He said Kambwili has no case to answer because Kumar has never been before court to give his side of the story.
He also said the author of the video was not before court and the danger of manipulation of the said video before court could not be excluded.
Mweemba said the witnesses did not disclose why Kambwili reprimanded Kumar, neither was the author known.
“The court is not bound by opinion evidence but make its own findings. No witness from ZICTA or a forensic report was submitted before court to prove the allegations. The court should consider the demeanor of the witnesses as this case should not have been brought to court,” said Mweemba. “This is a proper case for the court to acquit the accused at no case to answer.”
In response, state prosecutor Brian Siyanyengo said the prosecution would rely on the evidence on record.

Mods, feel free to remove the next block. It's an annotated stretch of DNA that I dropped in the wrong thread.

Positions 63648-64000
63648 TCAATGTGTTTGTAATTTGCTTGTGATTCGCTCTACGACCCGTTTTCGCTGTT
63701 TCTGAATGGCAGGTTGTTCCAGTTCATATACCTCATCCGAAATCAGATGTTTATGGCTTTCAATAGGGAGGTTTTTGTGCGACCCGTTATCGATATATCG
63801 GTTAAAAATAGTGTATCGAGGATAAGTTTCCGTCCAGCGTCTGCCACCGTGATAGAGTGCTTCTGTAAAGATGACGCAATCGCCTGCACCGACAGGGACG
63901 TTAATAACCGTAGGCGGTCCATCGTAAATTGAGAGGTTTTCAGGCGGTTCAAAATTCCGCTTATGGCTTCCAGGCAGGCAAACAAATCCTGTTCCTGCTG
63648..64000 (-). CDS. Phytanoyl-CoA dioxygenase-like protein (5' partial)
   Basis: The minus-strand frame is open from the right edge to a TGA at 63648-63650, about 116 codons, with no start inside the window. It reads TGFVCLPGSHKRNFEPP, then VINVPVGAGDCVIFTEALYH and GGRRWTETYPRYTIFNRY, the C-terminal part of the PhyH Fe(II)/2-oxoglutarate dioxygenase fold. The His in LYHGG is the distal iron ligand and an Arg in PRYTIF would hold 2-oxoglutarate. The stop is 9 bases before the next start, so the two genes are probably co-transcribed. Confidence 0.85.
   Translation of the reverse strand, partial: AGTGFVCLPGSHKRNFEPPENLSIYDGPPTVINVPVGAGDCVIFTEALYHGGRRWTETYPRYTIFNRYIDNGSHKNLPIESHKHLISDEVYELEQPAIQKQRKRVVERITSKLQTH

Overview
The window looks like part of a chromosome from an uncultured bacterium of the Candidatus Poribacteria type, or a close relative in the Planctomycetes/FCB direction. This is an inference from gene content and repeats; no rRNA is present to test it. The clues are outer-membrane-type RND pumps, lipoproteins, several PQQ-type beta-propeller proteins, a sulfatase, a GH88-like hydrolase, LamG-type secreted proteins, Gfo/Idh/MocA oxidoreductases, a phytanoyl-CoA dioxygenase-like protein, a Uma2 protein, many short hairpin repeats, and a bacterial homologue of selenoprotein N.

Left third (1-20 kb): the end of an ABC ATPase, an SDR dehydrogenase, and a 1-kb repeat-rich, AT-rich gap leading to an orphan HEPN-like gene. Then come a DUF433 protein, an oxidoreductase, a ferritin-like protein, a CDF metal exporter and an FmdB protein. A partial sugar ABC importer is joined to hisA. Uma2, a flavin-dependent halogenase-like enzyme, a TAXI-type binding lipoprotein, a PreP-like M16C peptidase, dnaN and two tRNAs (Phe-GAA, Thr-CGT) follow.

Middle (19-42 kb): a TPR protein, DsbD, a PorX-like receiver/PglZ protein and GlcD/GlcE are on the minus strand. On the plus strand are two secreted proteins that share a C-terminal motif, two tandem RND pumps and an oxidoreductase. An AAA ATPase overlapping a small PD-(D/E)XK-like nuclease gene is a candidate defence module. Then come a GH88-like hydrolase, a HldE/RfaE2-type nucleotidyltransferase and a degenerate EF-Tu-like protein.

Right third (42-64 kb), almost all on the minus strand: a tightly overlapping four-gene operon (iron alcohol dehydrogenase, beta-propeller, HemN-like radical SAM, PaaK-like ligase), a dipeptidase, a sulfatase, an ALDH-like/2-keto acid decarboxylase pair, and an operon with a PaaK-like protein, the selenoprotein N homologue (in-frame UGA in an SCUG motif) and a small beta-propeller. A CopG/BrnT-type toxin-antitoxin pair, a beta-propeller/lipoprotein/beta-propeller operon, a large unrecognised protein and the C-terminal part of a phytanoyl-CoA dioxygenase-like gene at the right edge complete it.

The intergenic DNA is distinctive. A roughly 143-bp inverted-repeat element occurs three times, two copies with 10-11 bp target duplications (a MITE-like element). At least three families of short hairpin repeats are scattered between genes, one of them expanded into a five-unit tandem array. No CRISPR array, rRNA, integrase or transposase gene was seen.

Earlier, Chikuba Muluti, an assistant superintendent and deputy criminal investigations officer for Lusaka rural, said he charged and arrested Kambwili for expressing or showing hatred to persons due to race or colour.
He said during warn and caution, Kambwili denied the charge.
Muluti said in the video, Kambwili advanced towards the Indian who was operating a compactor and uttered hate remarks.
In cross-examination, Muluti said the video was downloaded from social media by Mark Ziligone though he could not tell whether it was edited.
When asked if he was aware that Kumar almost hit Kambwili’s car with the compactor as he was driving by, Muluti denied saying the video does not show where the argument started from.
He said he does not have evidence to show that Kambwili had a habit of confronting Indians.
“I can’t tell what transpired at the scene if the video was altered,” Muluti said
He confirmed that he had not produced evidence to show that Kumar was Indian.
The witness confirmed that the issue was to do with job creation in the country and not race.
He further confirmed that the Indian never filed a complaint against Kambwili neither were efforts made to search for the author of the video by advertising in the media.
Magistrate Bwalya reserved ruling to December 4, 2020.